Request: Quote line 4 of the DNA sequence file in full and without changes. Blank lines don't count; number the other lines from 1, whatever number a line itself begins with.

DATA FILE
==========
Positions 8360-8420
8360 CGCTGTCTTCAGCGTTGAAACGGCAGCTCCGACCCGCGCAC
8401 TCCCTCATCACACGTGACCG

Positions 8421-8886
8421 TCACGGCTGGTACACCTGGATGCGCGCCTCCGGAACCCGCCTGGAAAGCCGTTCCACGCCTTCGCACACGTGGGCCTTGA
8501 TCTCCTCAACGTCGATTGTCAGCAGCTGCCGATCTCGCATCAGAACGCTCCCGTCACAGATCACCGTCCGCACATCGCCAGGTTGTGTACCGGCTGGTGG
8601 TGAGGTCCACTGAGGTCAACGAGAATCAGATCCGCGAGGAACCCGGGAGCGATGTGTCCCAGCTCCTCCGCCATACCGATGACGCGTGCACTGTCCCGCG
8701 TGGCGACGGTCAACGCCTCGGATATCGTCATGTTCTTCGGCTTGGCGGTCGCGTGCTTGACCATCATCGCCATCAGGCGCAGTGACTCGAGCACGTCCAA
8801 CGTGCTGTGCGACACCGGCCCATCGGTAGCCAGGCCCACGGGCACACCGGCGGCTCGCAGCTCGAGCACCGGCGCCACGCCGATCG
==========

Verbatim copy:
Positions 8421-8886